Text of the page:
Jane continued as if she had not been interrupted. “Papa made sure he was the one who searched that grove where Mr. Perkins had claimed he lost Elizabeth. Once Papa had assured her he was alone she alerted him to her position and he helped her get down without anyone knowing where she was. Mama was beside herself when Lizzy walked into Longbourn on our father’s arm. After that, Papa had a talk with Mr. Perkins letting him know that Lizzy did not desire his suit nor would he ever grant his own consent. I think Papa was worried that she would be forced to climb another tree to avoid him and he was concerned she would fall and hurt herself.”
“Not quite Jane, he KNEW I would not fall out of a tree, he just did not want to keep going out to look for me in the trees of every grove within 5 miles of Longbourn!”
The four ladies entered the small teashop in jubilant spirits after Jane’s tale. They spent a delightful half hour eating their lunch and drinking their tea.
“Well Miss Darcy, what are your plans for the rest of the afternoon?”
“I need a new bonnet. We were going to look for one, and perhaps one for Elizabeth too. Would you care to join us?”
“Aunt Gardiner, it is up to you. Do you need to be home soon?” Jane asked.
“Unfortunately, yes I do Jane.”
“Mrs. Gardiner, we could bring Jane back to Gracechurch Street when we are finished if she would wish to join us.”
“I have no problem if you wish to join Elizabeth and Miss Darcy for more shopping, Jane.”
“Then I shall be back in Gracechurch Street by 5 o’clock Aunt. Thank you.”
“Do not spend all of your father’s money in one place girls!” Mrs. Gardiner jokingly admonished her two nieces as she left. Not that she was worried that they would; they were too responsible to act in such a reckless manner.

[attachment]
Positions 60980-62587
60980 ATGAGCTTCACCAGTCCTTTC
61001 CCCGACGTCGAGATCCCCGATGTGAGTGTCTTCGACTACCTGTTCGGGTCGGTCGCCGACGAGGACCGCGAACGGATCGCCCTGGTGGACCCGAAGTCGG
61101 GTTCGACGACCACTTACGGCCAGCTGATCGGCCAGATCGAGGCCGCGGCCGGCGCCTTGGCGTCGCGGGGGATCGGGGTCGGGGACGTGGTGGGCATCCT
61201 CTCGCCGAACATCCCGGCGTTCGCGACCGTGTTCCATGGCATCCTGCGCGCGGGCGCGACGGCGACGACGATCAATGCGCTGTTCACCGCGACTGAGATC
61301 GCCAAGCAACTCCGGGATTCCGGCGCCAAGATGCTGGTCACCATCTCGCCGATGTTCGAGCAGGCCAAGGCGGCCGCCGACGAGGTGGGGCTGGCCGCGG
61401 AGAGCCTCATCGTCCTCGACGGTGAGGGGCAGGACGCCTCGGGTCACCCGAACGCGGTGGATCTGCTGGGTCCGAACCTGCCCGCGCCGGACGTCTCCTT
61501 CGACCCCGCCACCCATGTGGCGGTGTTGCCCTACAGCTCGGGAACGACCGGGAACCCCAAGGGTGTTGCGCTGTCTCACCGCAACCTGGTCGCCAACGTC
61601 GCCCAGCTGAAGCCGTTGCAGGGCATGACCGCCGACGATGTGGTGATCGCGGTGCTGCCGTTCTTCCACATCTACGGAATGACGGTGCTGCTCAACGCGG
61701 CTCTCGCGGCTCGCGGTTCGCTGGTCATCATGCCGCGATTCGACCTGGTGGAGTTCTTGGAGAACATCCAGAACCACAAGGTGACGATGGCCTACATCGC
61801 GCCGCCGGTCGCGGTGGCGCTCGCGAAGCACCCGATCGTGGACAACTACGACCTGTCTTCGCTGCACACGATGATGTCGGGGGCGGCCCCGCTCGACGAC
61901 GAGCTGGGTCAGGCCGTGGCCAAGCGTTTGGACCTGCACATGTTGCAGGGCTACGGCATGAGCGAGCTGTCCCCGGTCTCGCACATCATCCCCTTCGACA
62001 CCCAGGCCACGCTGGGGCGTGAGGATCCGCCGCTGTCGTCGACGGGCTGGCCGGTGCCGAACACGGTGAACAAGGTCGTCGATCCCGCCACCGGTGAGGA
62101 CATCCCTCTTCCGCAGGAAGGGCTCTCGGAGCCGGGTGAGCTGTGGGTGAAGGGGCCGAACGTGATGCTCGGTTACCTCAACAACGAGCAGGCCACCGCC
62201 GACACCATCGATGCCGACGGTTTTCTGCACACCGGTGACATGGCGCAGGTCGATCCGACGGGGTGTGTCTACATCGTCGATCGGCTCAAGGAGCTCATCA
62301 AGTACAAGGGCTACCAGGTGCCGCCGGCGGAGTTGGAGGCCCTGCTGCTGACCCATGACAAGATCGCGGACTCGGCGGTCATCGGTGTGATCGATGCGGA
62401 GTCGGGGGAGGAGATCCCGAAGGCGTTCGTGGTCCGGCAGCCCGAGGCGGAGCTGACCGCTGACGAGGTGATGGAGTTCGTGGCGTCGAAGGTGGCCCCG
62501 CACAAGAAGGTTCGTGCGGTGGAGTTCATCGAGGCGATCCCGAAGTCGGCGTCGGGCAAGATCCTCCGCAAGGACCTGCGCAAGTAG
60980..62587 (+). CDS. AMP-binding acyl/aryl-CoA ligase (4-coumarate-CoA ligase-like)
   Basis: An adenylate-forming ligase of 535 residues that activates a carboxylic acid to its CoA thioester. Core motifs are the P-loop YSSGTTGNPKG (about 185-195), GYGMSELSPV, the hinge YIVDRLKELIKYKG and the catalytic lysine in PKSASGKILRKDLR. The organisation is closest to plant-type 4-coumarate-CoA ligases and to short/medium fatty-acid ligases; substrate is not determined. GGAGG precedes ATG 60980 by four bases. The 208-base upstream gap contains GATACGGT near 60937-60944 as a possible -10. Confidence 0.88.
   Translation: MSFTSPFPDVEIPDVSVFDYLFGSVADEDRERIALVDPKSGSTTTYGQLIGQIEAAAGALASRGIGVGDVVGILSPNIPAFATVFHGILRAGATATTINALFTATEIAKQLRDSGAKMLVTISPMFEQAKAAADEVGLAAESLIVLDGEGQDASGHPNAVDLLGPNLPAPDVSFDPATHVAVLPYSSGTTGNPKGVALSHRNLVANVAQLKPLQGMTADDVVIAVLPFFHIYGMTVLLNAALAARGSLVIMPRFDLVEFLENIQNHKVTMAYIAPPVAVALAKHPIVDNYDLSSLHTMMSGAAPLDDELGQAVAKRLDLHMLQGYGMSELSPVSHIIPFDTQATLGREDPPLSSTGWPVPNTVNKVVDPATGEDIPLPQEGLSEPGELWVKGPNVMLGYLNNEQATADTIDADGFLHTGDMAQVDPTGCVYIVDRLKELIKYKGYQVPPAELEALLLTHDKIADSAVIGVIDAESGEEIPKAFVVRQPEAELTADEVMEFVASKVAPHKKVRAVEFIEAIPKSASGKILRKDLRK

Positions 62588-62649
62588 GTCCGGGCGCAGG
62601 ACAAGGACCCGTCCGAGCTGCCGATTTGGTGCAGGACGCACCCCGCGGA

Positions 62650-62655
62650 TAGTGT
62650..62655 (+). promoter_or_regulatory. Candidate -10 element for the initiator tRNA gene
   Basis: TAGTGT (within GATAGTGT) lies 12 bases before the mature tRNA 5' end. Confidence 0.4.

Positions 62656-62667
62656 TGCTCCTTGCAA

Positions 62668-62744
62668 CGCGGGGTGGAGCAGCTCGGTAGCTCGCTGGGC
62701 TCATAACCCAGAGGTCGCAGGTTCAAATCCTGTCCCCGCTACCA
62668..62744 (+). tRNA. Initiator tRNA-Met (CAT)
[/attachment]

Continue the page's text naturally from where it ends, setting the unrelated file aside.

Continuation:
Georgiana knew many places to go searching for bonnets and the three ladies had a very enjoyable afternoon shopping. Georgiana bought two new bonnets and persuaded both Jane and Elizabeth to buy one as well. When Elizabeth and Georgiana dropped Jane off, Elizabeth ran inside to have a quick word alone with her Aunt.
“Aunt, you will never believe it but I saw Mr. Bingley today. Let us just say Miss Bingley has not been totally forthright in her dealings with Jane. Mr. Bingley should be by to call in the next day or two but he wants to surprise Jane. I just thought you should know. I did not want Jane to suspect anything so I contrived an excuse about money to talk to you. I shall fill you in with more details when I can, Aunt. I must be going now.”
“Thank you for warning me. Do not worry; I shall not say a word to Jane. Goodbye now dear, we shall see you Friday evening then.”
Elizabeth and Georgiana made their way back home. It had been another eventful day.
“Georgiana, you are going to wear me out if you keep me going like this. Older women such as myself cannot maintain such a pace! Promise me we will not do anything other than attend my fittings tomorrow. I think I have shopped more in these two days than I have in the last two years!
“As you wish Elizabeth, but remember I said we were to visit my Aunt tomorrow.”
“How could I have forgotten? Then we shall visit your Aunt and attend my fitting but that is all! I have hardly set foot in your magnificent Library. Please allow me the luxury tomorrow?”
“Of course! And I told you, do not be concerned over meeting my Aunt. She will love you.”